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TECHNICAL BRIEFS

A MR Imaging Procedure to Measure Tarsal Bone Rotations

[+] Author and Article Information
P. Wolf1

 Sensory-Motor Systems Laboratory, ETH Zurich, Tannenstrasse 1, 8092 Zurich, Switzerlandpwolf@ethz.ch

R. Luechinger, P. Boesiger

Institute for Biomedical Engineering, University and Zurich, Gloriastrasse 35, 8092 Zurich, Switzerland; ETH Zurich, Wolfgang-Pauli-Strasse 10, 8093 Zurich, Switzerland

E. Stuessi, A. Stacoff

 Institute for Biomechanics, ETH Zurich, Wolfgang-Pauli-Strasse 10, 8093 Zurich, Switzerland

1

Corresponding author.

J Biomech Eng 129(6), 931-936 (May 08, 2007) (6 pages) doi:10.1115/1.2805400 History: Received September 15, 2006; Revised May 08, 2007

Magnetic resonance imaging offers unique insights into three-dimensional foot bone motion. Thereby, adequate devices enabling defined loading and positioning of the foot are needed to profit from this noninvasive procedure. Tarsal bone positions of three healthy subjects were repeatedly measured in a pronated and a supinated foot excursion under bodyweight with a newly developed MR imaging procedure. The quantification of the transferred motion from the loading and positioning device to the calcaneus and an estimation of the required degrees to distinguish between tarsal joint rotations were used to evaluate the applicability of the procedure to investigate tarsal joint motion. It was found that 45–70% (75–95%) of the externally applied 15deg foot pronation (supination) were transferred to the calcaneus. Furthermore, the talonavicular joint showed the largest amount of rotation up to 20deg eversion-inversion and abadduction, followed by the subtalar joint showing nearly half of that motion. Considerably less motion was found between the cuboid and calcaneus (about 26deg) and the cuboid nearly did not rotate relative to the navicular (on average 1deg). The estimated necessary differences between tarsal joint movements to identify individual kinematic behavior were in the order of 2deg (4deg related to the talonavicular joint). Since the results were in agreement with the literature, it is concluded that the applicability of the presented procedure to investigate tarsal bone mechanics is warranted. The possibility to evaluate 3D tarsal joint motion in combination with bone morphology (e.g., joint curvature) may provide new insights in the still uncertain relationship between foot function and foot morphology.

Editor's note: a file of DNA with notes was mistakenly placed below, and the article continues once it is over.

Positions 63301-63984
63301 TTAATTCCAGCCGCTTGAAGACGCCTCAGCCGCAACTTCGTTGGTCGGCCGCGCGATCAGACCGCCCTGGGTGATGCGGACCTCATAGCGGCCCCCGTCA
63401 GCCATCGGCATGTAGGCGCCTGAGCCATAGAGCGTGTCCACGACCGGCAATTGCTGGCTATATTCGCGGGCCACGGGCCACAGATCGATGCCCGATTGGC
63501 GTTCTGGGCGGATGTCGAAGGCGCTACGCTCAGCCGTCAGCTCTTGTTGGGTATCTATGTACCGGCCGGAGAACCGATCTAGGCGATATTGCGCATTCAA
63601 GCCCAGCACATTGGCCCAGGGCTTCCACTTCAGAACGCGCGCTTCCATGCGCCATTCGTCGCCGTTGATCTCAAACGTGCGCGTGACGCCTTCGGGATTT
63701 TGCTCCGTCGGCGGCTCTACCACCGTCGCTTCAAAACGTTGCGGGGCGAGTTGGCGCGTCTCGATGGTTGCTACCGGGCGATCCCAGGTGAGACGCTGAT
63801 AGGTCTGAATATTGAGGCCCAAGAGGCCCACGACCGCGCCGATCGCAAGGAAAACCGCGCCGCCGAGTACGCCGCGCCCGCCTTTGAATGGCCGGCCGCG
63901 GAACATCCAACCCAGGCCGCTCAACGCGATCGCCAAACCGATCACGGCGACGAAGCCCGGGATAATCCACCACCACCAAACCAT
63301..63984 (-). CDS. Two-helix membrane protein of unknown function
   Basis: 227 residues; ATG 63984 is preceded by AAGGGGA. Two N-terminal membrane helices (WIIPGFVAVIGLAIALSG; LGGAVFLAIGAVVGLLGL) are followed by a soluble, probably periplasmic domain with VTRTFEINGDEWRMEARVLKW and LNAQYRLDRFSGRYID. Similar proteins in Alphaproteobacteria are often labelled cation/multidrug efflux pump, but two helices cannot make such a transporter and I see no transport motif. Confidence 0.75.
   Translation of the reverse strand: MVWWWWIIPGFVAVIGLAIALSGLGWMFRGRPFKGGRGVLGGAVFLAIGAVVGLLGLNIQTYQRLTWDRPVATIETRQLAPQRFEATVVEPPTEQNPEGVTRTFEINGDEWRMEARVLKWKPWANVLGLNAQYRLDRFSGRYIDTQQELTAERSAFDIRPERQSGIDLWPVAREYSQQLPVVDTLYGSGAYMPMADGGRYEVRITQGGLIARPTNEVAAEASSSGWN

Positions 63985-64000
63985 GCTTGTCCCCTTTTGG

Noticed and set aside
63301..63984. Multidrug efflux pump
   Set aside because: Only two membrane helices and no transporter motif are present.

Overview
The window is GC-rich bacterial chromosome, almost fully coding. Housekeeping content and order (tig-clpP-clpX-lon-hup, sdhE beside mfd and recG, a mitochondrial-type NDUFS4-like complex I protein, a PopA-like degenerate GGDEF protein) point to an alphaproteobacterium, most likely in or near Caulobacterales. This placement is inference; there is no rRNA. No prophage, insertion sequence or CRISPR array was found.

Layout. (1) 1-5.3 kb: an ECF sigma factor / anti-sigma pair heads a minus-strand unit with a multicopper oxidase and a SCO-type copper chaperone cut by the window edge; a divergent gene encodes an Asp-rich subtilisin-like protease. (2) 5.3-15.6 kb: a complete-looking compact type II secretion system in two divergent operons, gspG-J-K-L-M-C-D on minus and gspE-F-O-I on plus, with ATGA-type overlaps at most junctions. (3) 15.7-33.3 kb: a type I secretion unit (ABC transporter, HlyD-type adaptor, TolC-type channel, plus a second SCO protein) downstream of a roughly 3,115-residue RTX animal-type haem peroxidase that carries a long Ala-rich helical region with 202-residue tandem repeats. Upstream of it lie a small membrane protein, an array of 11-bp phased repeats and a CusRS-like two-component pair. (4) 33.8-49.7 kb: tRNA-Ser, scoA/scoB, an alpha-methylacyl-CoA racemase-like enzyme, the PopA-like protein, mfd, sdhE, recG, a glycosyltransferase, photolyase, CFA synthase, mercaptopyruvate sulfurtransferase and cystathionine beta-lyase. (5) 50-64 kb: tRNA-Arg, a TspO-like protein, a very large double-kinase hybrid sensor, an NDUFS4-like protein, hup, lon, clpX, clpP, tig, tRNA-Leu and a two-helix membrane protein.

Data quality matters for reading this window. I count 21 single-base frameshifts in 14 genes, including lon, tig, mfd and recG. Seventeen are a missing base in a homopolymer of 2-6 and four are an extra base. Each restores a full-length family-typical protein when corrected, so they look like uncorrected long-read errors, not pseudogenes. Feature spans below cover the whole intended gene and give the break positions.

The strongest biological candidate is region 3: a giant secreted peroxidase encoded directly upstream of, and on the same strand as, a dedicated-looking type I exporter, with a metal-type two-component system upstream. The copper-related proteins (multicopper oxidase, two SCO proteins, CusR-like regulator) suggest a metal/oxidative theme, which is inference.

FIGURES IN THIS ARTICLE
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Copyright © 2007 by American Society of Mechanical Engineers
Topics: Motion , Bone , Imaging , Rotation
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Figures

Grahic Jump Location
Figure 1

Foot loading and positioning device used in the MR. In detail, dolly with a supinated foot placed on it and 3D reconstructed tarsal bones: calcaneus (i), cuboid (ii), navicular (iii), and talus (iv). The foot was only fixed by the load of half bodyweight (0.5 BW) transferred by a double pulley. The used blocks are shown from above: (a) the neutral one, (b) induced foot supination, and (c) induced foot pronation.

Grahic Jump Location
Figure 2

Motion of the talar bones due to pronation block. Neutral positions are plotted transparently. Anterior view (a): qualitatively evident EV of calcaneus, cuboid, and navicular relative to talus. Medial view (b): visible dorsiflexion (DF) of calcaneus relative to talus. Superior view (c): noticeable ABD of cuboid and navicular relative to talus.

Grahic Jump Location
Figure 3

Motion of the talar bones due to supination block. Neutral positions are plotted transparently. Anterior view (a): qualitatively remarkable INV of calcaneus, cuboid, and navicular relative to talus. Superior view (c): obvious ADD of cuboid and navicular relative to talus.

Grahic Jump Location
Figure 4

Relative motion in the talocrural joint in response to foot pronation (pro) and supination (sup) for the three subjects (Subjects A, B, and C). Each bar represents one trial whereas same textural patterns were used for the same subject and foot position; thus, bars with corresponding textural pattern were repeated measurements.

Grahic Jump Location
Figure 5

Relative motion in the subtalar joint due to pro and sup foot positions. Each bar represents one trial whereas same textural patterns were used for the same subject (Subjects A, B, and C) and foot position.

Grahic Jump Location
Figure 6

Motion of the cuboid relative to the calcaneus due to pro and sup foot positions. Each bar represents one trial whereas same textural patterns were used for the same subject (Subjects A, B, and C) and foot position.

Grahic Jump Location
Figure 7

Motion of the cuboid relative to the navicular due to pro and sup foot positions. Each bar represents one trial whereas same textural patterns were used for the same subject (Subjects A, B, and C) and foot position.

Grahic Jump Location
Figure 8

Relative motion in the talo-navicular joint due to pro and sup foot positions. Each bar represents one trial whereas same textural patterns were used for the same subject (Subjects A, B, and C) and foot position.

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